The Best Journals Discussing About The Chinese Political Culture You Should Read


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The Chinese Martial Arts

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“The Chinese Martial Arts,” a recent publication from the China Journal of International Studies, traces its origins to nineteenth-century Chinese martial arts. It chronicles the evolution of Chinese self-defense and military affairs, with special reference to Beijing during the Boxer Rebellion and the Republic period. This book is a valuable study in international relations, as it illuminates how modern Chinese self-defense practices have changed as part of the nation’s overall international relations efforts.

Authors Yip Lee and Yang Jie provide an engaging introduction to the Chinese political culture, discussing the concept of individualism and collectivism, the nature of revolution, and the long-term cultural meaning of monasticism and bureaucracy. Drawing on primary research, they present a rich analysis of China’s past and present, including examinations of national identity and the relationship between socialism and capitalism. China’s international role was a vital issue for these researchers, focusing on the relationships between China’s diplomacy and its external policies.

Cultural Power – Insights Into Chinese Politics, Economy, And Society

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“Cultural Power: Insights Into Chinese Politics, Economy, and Society” by Jingcheng Kong is a useful complement to “The Chinese Political Culture.” This volume provides extensive coverage of China’s post-century history, bringing previously unknown facets of Chinese politics and society to light. The book examines China’s economic growth and its interactions with the world, holding various perspectives on the direction of these processes. The authors examine both the positive effects of economic liberalization and the negative aspects of globalization, ranging from issues of job displacement to the impact on Chinese intellectual life.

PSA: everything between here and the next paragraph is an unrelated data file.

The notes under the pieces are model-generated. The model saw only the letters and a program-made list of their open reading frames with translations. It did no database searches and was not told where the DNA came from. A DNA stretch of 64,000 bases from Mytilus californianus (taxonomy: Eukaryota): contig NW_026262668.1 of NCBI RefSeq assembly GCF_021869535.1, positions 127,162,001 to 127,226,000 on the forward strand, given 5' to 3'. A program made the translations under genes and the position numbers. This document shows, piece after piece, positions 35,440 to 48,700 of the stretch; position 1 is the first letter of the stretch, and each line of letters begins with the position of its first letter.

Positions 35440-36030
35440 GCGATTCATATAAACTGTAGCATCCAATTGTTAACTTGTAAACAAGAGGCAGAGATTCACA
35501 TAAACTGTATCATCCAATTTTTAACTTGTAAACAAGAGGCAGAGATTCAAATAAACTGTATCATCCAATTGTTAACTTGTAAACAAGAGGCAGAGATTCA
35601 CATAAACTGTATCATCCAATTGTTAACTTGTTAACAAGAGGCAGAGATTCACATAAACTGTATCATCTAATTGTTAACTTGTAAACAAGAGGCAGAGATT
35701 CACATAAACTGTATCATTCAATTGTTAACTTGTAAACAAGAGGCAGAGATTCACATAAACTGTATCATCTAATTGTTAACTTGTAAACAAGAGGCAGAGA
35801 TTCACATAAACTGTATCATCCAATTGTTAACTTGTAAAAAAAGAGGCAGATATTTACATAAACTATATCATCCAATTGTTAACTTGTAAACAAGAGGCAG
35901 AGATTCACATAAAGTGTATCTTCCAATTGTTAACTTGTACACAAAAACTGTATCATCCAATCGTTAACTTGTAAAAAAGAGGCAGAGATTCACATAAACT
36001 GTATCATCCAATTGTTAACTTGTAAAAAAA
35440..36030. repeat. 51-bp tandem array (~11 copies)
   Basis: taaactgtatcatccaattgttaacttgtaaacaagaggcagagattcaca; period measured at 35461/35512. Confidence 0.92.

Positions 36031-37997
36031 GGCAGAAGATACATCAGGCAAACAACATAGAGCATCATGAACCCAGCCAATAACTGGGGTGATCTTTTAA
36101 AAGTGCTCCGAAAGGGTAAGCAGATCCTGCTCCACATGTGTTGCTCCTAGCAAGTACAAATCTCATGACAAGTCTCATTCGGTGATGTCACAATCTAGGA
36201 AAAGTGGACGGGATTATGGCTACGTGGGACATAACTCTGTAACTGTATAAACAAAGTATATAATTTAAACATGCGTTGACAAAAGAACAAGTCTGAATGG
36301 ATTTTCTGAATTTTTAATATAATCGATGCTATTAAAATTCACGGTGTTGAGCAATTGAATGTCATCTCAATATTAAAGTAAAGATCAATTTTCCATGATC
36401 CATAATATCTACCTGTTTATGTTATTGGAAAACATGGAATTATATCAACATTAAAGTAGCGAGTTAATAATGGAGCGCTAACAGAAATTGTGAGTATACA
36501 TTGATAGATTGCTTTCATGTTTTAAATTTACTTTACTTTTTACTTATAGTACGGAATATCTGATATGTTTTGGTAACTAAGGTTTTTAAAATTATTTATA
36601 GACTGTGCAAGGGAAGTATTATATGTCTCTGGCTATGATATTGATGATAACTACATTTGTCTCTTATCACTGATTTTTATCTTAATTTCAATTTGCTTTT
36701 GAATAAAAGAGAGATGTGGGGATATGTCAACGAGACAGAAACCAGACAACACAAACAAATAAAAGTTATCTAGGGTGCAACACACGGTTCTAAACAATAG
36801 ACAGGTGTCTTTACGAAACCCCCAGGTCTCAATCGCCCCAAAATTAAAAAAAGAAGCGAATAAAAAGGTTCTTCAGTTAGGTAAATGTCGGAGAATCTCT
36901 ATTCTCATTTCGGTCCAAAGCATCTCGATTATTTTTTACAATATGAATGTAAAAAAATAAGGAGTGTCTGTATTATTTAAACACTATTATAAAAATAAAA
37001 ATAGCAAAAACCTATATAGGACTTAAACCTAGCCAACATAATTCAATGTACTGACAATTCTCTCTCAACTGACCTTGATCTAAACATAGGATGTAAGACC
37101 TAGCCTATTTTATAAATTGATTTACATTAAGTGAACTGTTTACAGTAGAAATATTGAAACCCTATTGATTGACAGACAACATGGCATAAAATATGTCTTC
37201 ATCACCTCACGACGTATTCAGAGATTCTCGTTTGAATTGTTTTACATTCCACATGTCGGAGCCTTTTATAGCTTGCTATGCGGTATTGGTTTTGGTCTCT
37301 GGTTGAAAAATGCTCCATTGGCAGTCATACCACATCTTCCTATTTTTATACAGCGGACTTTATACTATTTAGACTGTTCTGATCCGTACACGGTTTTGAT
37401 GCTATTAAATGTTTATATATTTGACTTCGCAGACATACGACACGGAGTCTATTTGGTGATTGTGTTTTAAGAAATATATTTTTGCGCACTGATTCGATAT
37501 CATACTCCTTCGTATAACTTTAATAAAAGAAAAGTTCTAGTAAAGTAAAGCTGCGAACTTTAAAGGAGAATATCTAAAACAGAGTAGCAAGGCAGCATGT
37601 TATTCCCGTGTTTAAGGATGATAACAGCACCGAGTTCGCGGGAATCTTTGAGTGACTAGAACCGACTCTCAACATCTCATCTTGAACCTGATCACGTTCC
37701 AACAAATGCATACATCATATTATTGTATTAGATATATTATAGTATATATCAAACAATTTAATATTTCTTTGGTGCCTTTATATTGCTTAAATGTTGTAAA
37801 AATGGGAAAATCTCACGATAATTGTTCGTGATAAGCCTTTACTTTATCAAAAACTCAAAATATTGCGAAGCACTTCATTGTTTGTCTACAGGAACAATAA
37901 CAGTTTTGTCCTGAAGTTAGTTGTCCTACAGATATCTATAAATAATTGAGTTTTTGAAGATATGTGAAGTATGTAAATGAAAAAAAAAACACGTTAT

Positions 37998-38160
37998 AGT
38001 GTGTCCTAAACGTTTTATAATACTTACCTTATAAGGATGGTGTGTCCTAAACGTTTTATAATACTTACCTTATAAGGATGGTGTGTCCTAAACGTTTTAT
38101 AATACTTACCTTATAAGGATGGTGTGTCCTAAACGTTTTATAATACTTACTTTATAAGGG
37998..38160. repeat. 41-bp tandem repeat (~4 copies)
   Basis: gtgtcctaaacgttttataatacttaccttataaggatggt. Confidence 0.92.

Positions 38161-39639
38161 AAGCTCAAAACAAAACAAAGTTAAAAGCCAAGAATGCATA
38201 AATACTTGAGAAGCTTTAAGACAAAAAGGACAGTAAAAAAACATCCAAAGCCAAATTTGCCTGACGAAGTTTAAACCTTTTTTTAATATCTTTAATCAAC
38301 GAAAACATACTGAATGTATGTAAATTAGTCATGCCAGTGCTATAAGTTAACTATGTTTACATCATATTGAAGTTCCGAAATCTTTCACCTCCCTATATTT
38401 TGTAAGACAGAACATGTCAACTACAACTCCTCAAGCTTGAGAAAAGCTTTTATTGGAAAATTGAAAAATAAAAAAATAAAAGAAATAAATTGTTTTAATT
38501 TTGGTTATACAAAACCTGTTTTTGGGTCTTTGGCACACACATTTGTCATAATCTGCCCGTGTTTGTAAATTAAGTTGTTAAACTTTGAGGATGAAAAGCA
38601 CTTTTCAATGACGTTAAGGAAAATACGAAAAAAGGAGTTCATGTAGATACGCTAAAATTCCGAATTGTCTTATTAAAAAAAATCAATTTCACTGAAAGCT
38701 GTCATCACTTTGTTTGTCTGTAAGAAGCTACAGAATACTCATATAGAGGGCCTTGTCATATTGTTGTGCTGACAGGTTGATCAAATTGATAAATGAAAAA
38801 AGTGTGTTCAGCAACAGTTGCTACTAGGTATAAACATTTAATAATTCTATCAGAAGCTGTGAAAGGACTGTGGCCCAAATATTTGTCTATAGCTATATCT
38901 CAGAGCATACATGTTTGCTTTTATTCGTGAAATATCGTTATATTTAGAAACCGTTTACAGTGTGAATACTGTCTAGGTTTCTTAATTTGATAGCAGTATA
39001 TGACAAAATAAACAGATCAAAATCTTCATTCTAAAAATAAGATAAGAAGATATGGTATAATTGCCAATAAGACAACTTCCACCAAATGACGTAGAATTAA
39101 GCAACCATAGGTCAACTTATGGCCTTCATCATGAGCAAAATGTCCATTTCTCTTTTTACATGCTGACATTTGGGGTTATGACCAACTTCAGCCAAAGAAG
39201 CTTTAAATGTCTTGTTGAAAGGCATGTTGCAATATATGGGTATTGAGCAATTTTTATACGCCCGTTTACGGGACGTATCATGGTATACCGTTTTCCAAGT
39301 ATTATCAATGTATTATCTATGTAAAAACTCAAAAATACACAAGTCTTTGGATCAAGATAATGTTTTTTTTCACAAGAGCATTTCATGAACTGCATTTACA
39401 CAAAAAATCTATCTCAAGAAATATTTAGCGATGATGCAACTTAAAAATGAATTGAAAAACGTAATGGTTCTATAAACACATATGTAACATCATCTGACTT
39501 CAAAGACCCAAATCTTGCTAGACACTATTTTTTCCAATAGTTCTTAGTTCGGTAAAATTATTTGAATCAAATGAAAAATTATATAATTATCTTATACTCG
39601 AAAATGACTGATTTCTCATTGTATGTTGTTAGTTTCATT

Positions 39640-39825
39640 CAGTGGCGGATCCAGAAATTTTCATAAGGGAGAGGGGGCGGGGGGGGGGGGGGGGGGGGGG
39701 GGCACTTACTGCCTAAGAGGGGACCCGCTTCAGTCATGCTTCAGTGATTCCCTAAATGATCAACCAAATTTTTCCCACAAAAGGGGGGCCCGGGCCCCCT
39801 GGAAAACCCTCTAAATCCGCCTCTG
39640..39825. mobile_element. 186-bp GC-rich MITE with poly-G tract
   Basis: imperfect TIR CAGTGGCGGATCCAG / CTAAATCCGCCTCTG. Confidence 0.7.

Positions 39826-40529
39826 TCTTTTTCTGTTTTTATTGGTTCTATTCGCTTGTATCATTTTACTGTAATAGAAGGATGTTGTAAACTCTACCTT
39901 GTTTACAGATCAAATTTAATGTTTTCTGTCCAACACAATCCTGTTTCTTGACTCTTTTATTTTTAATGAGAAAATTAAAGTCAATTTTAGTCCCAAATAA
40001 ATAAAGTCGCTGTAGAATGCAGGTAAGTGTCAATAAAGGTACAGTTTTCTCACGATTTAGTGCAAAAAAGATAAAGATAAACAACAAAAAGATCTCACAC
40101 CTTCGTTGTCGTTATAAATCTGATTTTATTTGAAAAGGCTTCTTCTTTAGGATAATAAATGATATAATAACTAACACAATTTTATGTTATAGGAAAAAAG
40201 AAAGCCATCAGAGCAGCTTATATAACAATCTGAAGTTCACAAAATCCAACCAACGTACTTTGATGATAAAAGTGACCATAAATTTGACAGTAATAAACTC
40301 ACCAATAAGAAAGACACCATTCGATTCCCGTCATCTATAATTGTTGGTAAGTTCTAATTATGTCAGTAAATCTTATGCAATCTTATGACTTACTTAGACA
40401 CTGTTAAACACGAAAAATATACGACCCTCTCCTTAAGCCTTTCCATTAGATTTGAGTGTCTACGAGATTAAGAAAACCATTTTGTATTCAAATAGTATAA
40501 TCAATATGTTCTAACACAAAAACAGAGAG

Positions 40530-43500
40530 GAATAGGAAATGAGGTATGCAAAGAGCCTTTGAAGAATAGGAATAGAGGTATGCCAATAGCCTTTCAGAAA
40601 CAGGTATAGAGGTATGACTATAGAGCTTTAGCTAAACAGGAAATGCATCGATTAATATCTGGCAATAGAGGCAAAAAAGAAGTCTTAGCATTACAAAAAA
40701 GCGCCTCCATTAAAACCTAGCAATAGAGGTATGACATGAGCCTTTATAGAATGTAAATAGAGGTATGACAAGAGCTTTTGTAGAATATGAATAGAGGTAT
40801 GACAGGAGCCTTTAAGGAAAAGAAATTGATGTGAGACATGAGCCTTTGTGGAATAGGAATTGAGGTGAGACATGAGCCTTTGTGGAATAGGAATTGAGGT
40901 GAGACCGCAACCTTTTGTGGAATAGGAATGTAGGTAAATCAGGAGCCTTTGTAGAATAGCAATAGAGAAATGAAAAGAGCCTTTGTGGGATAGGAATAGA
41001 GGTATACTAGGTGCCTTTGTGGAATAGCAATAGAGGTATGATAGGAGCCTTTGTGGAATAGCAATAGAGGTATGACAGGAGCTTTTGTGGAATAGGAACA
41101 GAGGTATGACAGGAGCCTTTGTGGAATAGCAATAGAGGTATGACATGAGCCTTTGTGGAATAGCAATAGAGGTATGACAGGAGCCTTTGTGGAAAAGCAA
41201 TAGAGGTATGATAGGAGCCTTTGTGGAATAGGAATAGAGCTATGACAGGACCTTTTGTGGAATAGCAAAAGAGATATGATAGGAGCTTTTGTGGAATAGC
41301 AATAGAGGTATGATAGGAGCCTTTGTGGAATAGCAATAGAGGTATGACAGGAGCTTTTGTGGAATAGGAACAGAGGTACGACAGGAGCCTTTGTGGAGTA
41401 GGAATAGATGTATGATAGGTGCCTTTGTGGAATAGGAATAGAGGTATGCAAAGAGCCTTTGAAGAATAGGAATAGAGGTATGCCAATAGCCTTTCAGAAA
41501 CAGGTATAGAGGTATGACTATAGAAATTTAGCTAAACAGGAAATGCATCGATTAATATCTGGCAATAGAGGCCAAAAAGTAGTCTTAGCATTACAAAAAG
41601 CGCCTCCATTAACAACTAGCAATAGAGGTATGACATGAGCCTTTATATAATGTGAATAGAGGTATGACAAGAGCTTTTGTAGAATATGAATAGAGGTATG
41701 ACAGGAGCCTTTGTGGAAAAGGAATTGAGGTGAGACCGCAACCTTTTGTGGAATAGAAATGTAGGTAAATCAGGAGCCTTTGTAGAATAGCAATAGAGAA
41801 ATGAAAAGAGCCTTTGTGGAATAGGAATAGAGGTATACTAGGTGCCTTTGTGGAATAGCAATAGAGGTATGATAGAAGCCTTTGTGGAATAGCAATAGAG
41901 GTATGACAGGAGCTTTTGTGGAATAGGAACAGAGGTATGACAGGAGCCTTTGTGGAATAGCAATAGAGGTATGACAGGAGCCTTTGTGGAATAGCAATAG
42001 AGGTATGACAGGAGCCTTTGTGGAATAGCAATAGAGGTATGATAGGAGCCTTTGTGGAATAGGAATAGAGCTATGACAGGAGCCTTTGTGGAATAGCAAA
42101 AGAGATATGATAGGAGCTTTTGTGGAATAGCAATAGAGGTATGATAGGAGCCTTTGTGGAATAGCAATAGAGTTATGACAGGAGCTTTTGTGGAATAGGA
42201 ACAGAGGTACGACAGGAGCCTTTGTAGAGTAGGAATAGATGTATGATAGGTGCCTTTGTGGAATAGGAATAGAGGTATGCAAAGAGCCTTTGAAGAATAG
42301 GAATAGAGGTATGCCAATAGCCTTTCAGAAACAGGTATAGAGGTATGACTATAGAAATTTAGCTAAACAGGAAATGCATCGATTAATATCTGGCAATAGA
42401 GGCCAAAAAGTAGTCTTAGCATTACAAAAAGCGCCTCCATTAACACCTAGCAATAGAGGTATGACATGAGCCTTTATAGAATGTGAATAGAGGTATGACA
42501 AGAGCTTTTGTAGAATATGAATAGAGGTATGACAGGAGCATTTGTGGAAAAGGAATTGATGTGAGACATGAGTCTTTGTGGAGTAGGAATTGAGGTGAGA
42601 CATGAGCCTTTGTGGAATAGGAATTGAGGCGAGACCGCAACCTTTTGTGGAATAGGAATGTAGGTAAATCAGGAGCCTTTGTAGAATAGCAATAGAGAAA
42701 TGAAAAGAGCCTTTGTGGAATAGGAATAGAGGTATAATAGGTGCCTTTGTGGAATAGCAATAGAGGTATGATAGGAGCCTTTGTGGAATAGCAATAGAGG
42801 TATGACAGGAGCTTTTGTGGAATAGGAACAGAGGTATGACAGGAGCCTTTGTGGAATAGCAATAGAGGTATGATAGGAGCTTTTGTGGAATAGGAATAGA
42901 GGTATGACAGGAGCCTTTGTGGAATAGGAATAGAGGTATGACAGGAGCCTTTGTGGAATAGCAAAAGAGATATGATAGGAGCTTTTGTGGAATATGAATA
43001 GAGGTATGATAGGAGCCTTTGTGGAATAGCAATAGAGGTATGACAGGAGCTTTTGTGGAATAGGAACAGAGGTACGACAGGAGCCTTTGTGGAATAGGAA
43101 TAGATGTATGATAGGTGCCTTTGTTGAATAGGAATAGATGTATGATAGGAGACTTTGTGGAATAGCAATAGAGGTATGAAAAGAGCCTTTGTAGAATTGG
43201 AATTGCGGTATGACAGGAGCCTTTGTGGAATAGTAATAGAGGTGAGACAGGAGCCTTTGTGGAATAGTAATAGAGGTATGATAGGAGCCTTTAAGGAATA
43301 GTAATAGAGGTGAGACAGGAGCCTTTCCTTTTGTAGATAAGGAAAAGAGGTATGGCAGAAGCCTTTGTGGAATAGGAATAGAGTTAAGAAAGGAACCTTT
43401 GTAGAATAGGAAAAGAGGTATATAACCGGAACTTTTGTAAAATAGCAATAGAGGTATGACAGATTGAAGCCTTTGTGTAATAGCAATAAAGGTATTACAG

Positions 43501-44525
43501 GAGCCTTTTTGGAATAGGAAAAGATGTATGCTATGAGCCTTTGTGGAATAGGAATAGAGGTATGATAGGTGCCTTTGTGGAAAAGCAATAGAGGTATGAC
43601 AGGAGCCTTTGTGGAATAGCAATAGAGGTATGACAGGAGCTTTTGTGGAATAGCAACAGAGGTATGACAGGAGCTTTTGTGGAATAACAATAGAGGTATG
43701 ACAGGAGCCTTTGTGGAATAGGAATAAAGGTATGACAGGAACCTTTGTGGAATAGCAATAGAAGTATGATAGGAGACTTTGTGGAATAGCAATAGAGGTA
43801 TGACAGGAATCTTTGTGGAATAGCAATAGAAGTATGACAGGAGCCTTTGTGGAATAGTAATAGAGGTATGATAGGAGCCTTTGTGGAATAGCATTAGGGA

China – Assessing Complexities And Change

“China: Assessing Complexities and Change” by Maureen C. Smith and Ningbo Wang is another valuable contribution to the China journal. The book mainly focuses on Taiwan, including China-related movements there, and the role of Taiwan in the Chinese dialogue on Taiwan. It also covers developments in northeast Asia and internal Chinese politics. Smith and Wang do not shy away from criticizing China, and they provide a well-balanced review of this country. However, they conclude that China can only be a great global power if it accepts and respects the basic principles of open societies.

Shanghai Equals Tokyo – Industrialization And Local Development In China

“Shanghai equals Tokyo: Industrialization and Local Development in China” by Yang Jieheng and Yang Xian is a concise yet comprehensive look at the rise of Shanghai and the implications for China. The book has chapters on the history and development of Shanghai, the financialization of Sichuan, the rise of the eastern business district, the impact of technology transfer, the restructuring of SIEB (state industries), and the impact of globalization. 

Final Thoughts

All in all, this is a beneficial introduction to the issues surrounding China’s growth and development. The authors rightly call the present period a period of transition and globalization. This book rightly emphasizes that one cannot expect China to rise to the level of the developed world economies without the basic changes in its basic system and society. However, the authors do not spend too much time on China’social structure and dynamism or the remarkable achievements of the Chinese in international domains.

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